A second way we deal with the enlargement of our expectations is to judge ourselves, sometimes harshly, about the things we don't know (c.f., the choice map, here). Unfortunately, when we are judging, we are not open-we are not learning-and although we are in the stage of conscious incompetence, being in harsh judgment of our incompetence again holds us away from the starting gate of new knowledge.
Two Practices for Peace and Learning
So what's an expert to do? The very notion of "expert" seems to demand an insatiable appetite for knowing more and more, and yet this logic seems to leave us (a) unpeaceful or (b) unready to learn. Fortunately, there are two simple practices that can help:
- Practice "I don't know." The first practice is simple, yet elegant, and it was suggested to me by Coach Bev Jones. When you are asked a question to which you don't know the answer, simply say, "I don't know." That's it. By doing this, you immediately become aware that you are in stage two, and you sidestep the difficulty of denial with the very speech act of saying, "I don't know." If said with a peaceful sense of detachment and calm, "I don't know" makes it OK that you don't know and leaves you in a place where expertise mission creep does not take place unless you consciously choose to increase the boundaries.
Tip for improving: To help enforce the practice at first, give yourself a daily quota of three or five or 10 times of saying "I don't know" during the day. At first, this may be hard to do, but as you practice, it will be easier and easier to come to grips with not knowing.
- Practice "I am curious." Of course, saying "I don't know" and leaving it at that is not appropriate in all circumstances. There are times when we don't know something and we choose to learn it. The key word is "choose." When faced with something we consciously don't know, we can choose to learn it or not, and the trick when we would like to know something is to keep ourselves out of self-judgment and to get ourselves to take action to learn the thing we don't know. A practice that can help in these circumstances is to say, "I am curious." That's it. Saying "I am curious" is powerful because it creates the intention of learning the thing, yet it does so without invoking the judgment, "I should have known" or "I am stupid for not having known." Tip for improving: To help enforce the habit of saying "I am curious," self-observe the frequency with which you say the phrase day by day for two weeks. A large number is not "good" and a small number is not "bad." The idea is not to give yourself a grade or to judge yourself; it is simply to help you become more aware of how often you are consciously curious.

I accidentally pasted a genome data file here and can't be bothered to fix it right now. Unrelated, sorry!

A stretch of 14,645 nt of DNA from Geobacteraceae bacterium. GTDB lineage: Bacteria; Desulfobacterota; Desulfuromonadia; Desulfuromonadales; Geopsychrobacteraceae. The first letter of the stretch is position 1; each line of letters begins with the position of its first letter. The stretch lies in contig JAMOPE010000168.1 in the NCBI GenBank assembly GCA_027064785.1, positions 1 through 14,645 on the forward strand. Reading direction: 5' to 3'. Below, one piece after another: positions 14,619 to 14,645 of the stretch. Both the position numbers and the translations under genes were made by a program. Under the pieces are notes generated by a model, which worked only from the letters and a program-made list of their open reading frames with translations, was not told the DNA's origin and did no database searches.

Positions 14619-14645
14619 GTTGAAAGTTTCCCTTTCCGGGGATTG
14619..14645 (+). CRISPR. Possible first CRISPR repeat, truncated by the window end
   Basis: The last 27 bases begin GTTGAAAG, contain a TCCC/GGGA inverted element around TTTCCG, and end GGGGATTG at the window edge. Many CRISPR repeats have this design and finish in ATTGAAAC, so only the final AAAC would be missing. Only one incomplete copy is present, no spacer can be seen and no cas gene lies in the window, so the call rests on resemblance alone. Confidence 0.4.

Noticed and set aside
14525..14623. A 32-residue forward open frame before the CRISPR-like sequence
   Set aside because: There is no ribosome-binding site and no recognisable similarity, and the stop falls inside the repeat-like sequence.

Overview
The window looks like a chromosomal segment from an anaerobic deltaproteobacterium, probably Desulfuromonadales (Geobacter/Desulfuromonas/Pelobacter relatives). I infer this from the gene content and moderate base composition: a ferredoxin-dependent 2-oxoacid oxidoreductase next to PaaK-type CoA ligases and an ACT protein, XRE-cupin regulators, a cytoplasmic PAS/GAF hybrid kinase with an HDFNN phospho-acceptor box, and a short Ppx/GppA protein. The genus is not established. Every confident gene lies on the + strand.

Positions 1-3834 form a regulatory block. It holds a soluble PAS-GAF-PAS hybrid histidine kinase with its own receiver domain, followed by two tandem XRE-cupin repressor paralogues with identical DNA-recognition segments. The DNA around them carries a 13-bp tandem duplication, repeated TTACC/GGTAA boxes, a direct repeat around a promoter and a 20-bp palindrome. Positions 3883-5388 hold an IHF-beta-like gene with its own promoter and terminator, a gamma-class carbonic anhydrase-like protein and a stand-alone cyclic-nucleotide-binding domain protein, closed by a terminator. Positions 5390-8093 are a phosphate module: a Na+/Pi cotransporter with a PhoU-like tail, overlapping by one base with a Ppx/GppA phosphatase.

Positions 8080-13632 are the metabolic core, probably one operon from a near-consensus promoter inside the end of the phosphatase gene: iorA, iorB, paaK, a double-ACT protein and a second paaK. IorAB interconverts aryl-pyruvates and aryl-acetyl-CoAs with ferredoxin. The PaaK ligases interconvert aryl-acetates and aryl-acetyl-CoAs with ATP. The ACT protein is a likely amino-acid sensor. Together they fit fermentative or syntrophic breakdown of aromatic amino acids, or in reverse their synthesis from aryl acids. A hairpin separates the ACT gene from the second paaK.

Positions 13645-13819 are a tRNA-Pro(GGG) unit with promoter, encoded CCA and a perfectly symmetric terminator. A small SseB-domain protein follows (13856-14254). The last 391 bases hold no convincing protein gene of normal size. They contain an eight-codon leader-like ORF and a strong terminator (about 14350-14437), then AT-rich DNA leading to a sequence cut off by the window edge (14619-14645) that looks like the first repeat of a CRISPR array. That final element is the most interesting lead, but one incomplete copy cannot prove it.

Practicing these two practices together can be a powerful way to tame expertise mission creep and keep on learning.
The Beauty of Not Knowing
We live in an age that values expertise, yet expertise often brings with it certain side effects around not knowing and learning. This post has discussed certain aspects of the logic of the story of expertise and considered two practices that can help short circuit some of the deleterious consequences of that logic. The practices are straightforward and they can help bring more peace and learning to life. They also can be a gateway to increased vulnerability and wholeheartedness (here) in ways that can also be beneficial. The practices are easy to try, and not difficult to sustain. Why not give them a whirl and see what they can do for you?